OK, OK, so the polls have tightened, but the polls always tighten in the last couple weeks. I’d thought that Comeymania would filter through for a few days, if at all, and then things would stabilize. If they’re going to stabilize, it’s today and tomorrow that it will happen. On some level it looks like it’s happening, too, with a few state polls turning Clinton-ward, including an NBC survey that actually only has Trump ahead by one point in–seated comfortably?–Georgia, though on the other side there have been a few surveys suggesting a tighter race in New Hampshire, and Sec. Clinton is in Michigan today, a state I might not expect her to be campaigning in four days before the big event. That being said, there has also been some recent blueward movement in Senate polls, though a few Democrats who were thought to be shoo-ins are now on something of a knife-edge, including Russ Feingold in Wisconsin and Evan Bayh in Indiana. In keeping with the last few days’ tightening theme, however, at least one ostensibly safe Republican Senate win, Missouri, is now pretty much a toss-up.
Courtesy, as ever, Princeton Election Consortium, election.princeton.edu
Working in Mr Trump’s favor, though, and which is not really being talked about, is the implosion of Gary Johnson as a credible alternative for conservatives who felt unable to vote for either major party candidate. Governor Puff-The-Magic-Dragon may have gone back on his pledge to lay off the wacky tobaccy during the course of the campaign if his most recent escapade during a discussion on the topic is anything to go on.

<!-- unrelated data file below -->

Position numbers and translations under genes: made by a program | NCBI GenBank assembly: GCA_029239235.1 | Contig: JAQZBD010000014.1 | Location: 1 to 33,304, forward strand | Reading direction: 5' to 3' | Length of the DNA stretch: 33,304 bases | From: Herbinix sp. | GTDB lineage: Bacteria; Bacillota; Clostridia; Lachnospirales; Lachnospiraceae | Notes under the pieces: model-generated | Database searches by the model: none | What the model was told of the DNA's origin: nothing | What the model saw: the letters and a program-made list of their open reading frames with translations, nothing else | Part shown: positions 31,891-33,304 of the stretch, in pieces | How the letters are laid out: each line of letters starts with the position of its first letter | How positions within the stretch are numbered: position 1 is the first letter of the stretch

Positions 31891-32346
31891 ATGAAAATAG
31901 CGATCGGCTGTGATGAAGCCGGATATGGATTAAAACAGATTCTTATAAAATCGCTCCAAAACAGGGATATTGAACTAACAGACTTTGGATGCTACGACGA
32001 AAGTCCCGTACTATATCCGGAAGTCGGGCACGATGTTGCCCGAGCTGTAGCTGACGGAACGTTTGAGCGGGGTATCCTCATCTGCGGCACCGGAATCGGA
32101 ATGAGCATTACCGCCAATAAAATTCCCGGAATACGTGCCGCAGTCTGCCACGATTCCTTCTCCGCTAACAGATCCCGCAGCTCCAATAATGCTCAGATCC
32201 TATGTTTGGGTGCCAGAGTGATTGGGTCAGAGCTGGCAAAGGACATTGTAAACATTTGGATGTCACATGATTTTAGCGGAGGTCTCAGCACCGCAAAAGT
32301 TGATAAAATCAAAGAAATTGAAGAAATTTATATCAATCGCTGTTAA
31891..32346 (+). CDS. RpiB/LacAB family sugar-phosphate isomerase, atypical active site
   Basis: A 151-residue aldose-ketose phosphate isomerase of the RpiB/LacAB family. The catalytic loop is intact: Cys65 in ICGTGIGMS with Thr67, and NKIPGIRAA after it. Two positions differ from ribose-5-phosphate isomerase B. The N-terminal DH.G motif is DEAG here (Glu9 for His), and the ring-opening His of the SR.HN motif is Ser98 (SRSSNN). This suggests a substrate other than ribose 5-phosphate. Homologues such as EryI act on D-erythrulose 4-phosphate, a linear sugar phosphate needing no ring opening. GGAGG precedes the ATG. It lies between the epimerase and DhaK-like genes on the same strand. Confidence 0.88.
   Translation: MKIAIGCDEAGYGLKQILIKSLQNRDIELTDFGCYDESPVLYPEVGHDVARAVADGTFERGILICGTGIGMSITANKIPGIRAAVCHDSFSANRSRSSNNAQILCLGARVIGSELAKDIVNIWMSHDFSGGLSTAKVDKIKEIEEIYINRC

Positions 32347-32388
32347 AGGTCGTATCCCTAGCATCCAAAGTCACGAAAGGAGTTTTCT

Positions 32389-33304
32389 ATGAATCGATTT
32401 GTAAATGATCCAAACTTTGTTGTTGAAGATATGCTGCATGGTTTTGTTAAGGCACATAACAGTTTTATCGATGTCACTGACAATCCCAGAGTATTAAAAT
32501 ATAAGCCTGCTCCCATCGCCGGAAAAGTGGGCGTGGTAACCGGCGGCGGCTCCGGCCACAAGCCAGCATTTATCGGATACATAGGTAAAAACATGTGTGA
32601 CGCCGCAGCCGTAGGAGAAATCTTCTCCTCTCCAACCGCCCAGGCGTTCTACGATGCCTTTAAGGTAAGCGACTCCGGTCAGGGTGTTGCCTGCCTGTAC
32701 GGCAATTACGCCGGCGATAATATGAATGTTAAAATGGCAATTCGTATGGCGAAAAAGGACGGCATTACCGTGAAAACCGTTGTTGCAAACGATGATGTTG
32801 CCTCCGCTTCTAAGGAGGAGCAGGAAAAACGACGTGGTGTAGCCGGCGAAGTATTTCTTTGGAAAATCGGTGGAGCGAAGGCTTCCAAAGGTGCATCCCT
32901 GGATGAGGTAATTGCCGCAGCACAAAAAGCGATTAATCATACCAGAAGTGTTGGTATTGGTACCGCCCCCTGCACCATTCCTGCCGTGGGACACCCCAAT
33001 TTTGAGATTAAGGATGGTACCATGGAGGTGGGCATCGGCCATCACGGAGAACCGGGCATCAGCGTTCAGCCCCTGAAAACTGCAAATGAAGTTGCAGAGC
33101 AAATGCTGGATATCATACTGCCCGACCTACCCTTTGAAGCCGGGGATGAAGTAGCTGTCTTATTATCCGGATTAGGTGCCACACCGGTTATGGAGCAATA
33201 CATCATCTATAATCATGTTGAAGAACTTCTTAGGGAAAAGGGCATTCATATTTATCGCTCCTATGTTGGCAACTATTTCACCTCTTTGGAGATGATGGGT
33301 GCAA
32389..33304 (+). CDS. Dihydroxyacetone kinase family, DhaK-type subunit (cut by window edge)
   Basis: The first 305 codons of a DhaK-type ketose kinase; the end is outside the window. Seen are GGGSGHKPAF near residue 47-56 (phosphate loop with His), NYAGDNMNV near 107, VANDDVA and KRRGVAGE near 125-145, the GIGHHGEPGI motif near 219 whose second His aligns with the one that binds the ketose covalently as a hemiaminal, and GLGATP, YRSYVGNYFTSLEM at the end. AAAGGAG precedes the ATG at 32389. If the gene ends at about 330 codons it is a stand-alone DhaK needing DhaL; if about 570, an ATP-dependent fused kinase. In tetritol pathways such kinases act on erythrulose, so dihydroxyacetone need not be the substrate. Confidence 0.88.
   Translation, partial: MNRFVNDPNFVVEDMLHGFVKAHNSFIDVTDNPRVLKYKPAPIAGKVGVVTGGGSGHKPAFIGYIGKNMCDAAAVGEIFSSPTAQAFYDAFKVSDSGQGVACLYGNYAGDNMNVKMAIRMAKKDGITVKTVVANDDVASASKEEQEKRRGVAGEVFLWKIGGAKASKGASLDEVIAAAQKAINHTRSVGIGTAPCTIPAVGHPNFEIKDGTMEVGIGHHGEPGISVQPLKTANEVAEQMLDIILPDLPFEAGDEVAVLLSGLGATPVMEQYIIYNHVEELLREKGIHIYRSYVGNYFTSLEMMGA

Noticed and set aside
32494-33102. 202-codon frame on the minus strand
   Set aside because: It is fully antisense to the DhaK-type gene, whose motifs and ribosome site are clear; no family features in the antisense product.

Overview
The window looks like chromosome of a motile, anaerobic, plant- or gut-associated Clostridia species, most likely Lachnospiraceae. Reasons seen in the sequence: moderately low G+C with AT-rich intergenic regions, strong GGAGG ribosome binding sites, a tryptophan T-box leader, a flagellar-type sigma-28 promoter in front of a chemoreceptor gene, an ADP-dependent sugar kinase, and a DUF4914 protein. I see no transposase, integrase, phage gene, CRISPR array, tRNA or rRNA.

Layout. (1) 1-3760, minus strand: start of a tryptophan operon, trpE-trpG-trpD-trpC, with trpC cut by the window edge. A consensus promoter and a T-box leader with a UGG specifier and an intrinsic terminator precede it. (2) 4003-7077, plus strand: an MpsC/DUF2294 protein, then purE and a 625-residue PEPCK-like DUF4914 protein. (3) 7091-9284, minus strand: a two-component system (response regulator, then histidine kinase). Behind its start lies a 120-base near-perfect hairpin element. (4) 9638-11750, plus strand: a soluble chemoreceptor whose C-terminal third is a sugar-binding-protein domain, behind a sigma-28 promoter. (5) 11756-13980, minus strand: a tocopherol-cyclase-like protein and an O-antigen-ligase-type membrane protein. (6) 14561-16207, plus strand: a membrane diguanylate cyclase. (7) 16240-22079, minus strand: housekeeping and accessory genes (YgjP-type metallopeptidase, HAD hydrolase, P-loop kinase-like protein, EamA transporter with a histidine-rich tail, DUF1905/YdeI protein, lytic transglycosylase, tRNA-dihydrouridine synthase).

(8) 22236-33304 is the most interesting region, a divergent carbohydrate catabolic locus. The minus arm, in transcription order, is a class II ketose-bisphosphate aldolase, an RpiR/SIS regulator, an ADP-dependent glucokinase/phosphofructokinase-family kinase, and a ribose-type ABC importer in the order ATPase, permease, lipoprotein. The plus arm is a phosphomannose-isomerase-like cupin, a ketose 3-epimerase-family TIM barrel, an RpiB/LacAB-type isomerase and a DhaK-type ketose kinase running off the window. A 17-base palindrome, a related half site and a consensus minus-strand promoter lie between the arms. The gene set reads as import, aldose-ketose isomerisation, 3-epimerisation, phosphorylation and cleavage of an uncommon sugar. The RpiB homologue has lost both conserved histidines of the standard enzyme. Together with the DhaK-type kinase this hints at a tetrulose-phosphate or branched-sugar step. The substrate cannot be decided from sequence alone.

The issue then becomes the extent to which Johnson voters will move back to the Republican column as his polling has fallen off the proverbial table in the last few weeks. and the anecdotal evidence seems to be that a great many of them will reluctantly vote for their party’s candidate in the hope that he’ll be a different president compared with what he has been like as a candidate. As for Johnson, it’d be sad if he weren’t working on comedy routines during televised discussion shows: someone who was demanding to be included in the debates because he was close to the 15% threshold will now be fortunate to get 5. Still ahead of J*ll St*in, but that’s not even damning with faint praise, though she appears to be a good choice for Putin admirers who can’t stand Mr. Trump. Well, not with faint praise, anyway. (OK, fine, my just-talk-about-the-numbers vow doesn’t apply to them, because they’re, y’know, them.)
Anyway, the PEC meta-margin, which was 5.0% a week ago, now stands at 2.6%–and being updated every hour, so fingers on the refresh button, poll junkies!–but a lot of that really feel like polls that were always too high for Clinton to begin with. A lot has been made of the ABC tracking poll that moved rapidly from Clinton +11 to Trump +1, for instance–I’d argue that both of those numbers are extreme, because that’s what tracking polls do. I tend to ignore trackers entirely, but it’s November 4, and too late to bother explaining why. Whatever they say, just trust me on that.
One place trackers are a little bit interesting is that they can be directional gauges, and can be a bit of a leading indicator for how things will move in more accurate surveys a few days out. If they’re turning a little bluer, you’d probably expect to see that as the weekend blends into Monday and Election Day.
As you’ve mostly been good enough to make it all the way to the end of this whatever-the-heck-it-is, here’s one final bit of interesting demographic information, tweeted out earlier today by Republican consultant Stuart Stevens, that an outperforming demographic is invariably preceded by a surge in registration in that demographic. This was a comment in reference to what appears to be slow early voting in white-dominated low-income counties in North Carolina, which should be fertile Trump country. Unless people are preparing to vote without registration, or it’s actually “early and often” voting….
Oh, and we were seated at lunch next to a semi-connected group of people discussing what would happen after the Trump victory. We had a better table.